Harnessing Peer Power: The Art of Influence and Persuasion

People follow the lead of others they respect. They rely heavily on others around them for cues on how to think, feel and act. Experiments have confirmed this intuitive characteristic.Professor Robert Cialdini has been a leader in advocating this form of influence and persuasion in his best-selling book, Influence: Science and Practice and on his firm’s website, Influence at Work.

Use peer power whenever you can

People follow the lead of others they respect. The lesson from this is that persuasion can be extremely effective when it comes from peers. For instance, if people become aware that friends and neighbors have given to charity (through having a list of names displayed to them), they are more likely to give as well. The longer the donor list, the more likely they are to donate. This is a form of social evidence about how they should respond. If the list comprised the names of strangers, they would not respond as readily.

The science supports what most sales professionals already know: testimonials or case studies involving satisfied customers work best when the satisfied customer and the prospective customer share similar circumstances.

The important principle to keep in mind with all this is to preserve an ethical approach. Cialdini advocates this in a Harvard Business Review interview, “The uses and abuses of influence.”

Use peer psychology in the workplace

The same psychology applies in the workplace. If you need to sell the benefits of a corporate initiative to your staff, and you find a group of cynical employees is resisting, rather than trying to convince them yourself, ask a veteran who supports the initiative to speak up for it at a team meeting. That person is more likely to sway the recalcitrant group than more words from you. Another way of looking at this: influence is often best exerted horizontally rather than vertically.

Professional communicators are familiar with this powerful principle under another name: third party endorsement. This principle demonstrates that it is more effective to have someone respected by your target audience say good things about you or your product than from you saying the same things yourself. This is a good example of the way people follow the lead of others they respect.

You can tap into powerful, yet background words of influence

Background words can be a simple, but convincing means of influence. Robert Cialdini discusses some fascinating examples in his new book, Pre-suasion. One of Cialdini’s discussion points is the way an outstanding US health service even goes to the extent of aligning terms used in internal communication with its corporate healthful values and medical ethics. This approach has been effective in changing attitudes. Read my article about using background words of influence.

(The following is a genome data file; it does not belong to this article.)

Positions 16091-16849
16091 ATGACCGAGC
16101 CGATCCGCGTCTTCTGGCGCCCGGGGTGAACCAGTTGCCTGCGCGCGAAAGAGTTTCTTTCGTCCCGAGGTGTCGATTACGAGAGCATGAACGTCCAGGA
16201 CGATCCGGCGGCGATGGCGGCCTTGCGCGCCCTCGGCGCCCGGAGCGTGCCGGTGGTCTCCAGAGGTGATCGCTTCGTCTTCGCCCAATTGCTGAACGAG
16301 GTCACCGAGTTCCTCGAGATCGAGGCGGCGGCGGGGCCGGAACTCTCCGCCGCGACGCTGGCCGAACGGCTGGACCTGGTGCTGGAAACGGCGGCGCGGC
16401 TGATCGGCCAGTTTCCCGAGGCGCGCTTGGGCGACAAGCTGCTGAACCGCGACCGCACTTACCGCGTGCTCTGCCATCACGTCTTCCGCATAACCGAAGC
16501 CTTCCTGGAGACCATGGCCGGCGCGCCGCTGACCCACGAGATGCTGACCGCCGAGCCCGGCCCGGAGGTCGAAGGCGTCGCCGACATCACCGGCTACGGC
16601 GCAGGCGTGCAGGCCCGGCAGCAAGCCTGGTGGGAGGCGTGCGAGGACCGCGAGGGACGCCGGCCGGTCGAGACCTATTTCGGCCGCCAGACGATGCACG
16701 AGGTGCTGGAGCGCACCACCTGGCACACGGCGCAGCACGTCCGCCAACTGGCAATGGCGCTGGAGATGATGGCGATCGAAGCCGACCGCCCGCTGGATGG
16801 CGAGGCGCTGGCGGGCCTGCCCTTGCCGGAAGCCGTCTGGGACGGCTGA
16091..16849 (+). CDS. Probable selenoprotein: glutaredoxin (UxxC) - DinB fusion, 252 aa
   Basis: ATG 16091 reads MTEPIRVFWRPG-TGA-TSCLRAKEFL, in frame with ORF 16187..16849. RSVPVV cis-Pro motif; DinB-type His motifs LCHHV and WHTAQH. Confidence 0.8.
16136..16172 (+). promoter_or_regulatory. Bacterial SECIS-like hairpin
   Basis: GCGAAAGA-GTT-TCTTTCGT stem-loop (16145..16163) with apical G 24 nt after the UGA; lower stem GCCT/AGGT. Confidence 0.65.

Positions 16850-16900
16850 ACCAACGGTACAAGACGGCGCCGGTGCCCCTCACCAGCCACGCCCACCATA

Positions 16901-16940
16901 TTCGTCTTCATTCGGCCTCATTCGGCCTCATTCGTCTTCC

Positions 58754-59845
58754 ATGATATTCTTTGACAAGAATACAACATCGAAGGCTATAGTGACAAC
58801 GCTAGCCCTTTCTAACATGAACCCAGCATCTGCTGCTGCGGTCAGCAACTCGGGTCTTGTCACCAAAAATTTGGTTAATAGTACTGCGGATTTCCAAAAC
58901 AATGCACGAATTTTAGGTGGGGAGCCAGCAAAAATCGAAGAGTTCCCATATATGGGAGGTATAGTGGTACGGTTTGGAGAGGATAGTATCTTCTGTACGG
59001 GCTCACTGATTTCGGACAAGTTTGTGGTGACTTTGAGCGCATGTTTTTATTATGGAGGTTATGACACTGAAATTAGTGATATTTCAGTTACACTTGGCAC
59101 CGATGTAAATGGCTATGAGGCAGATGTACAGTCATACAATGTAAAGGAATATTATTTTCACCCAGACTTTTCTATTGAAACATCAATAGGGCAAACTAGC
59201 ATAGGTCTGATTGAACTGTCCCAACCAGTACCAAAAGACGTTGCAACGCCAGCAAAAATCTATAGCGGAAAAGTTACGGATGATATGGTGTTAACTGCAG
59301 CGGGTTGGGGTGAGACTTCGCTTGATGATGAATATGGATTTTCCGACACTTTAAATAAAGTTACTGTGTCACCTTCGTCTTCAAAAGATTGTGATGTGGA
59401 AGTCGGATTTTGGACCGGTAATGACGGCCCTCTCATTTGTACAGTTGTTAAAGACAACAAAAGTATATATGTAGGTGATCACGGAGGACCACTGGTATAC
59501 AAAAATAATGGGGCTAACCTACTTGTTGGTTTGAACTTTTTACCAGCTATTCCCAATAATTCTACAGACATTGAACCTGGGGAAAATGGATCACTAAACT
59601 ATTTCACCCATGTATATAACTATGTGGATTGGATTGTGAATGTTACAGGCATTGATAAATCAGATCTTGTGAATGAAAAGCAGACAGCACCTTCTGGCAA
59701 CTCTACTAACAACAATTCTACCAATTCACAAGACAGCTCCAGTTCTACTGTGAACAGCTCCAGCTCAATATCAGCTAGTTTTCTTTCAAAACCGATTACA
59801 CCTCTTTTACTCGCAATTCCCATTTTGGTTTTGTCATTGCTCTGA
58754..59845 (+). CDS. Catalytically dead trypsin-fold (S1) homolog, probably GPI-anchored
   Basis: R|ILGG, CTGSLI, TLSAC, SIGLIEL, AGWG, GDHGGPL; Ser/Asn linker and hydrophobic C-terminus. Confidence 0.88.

Here’s how you can seek an endorsement or testimonial

What can you say to people to get them to provide you with a powerful testimonial? Here’s how: be specific about what you want them to do. Ask them to answer these three questions and you will get golden responses:

  1. What were your perceptions of our organization/service/product before you knew more about us/used our product, and were you reluctant in any way to become involved or use our product?
  2. How did you feel as a result of your involvement with us/purchasing our product?
  3. What specific benefits did you get from this?

Confirm with them that they are happy for relevant comments to be quoted from their feedback to use in testimonials.

Think of ways you could use this principle for yourself in internal or external communication. Unleash people power by showing the responses of others and their successes through contact with your organization or by using your product.

Get expert support for your case when persuading

You can enlist third party endorsement in the form of expert support for the case you are making to decision makers. If you have an issue looming, or even a crisis, you can approach an expert such as a university professor or medical researcher to explain the situation and seek their support. If that person is willing, you can nominate them to media and stakeholders (including adversaries) as an independent person who can offer their considered view, which coincides with yours.

This observation stems from Prof. Robert Cialdini’s 5th principle of influence – the rule of authority. Cialdini says in his famous book, Influence – the psychology of persuasion, that “there is a deep-seated sense of duty to authority within us all.” We comply with authority figures, including experts: “Their positions speak of superior access to information and power…”

You may not even need to ask for their support. You may already know their view in principle or as previously expressed, and therefore you can safely suggest to others that the endorser is worth talking with or their view is worth accepting as a guide for you. Cialdini made the point that this should be done ethically: that “you should establish your position on a topic or issue through you professionalism, industry knowledge, your credentials and by first admitting weaknesses” [in your argument or case].

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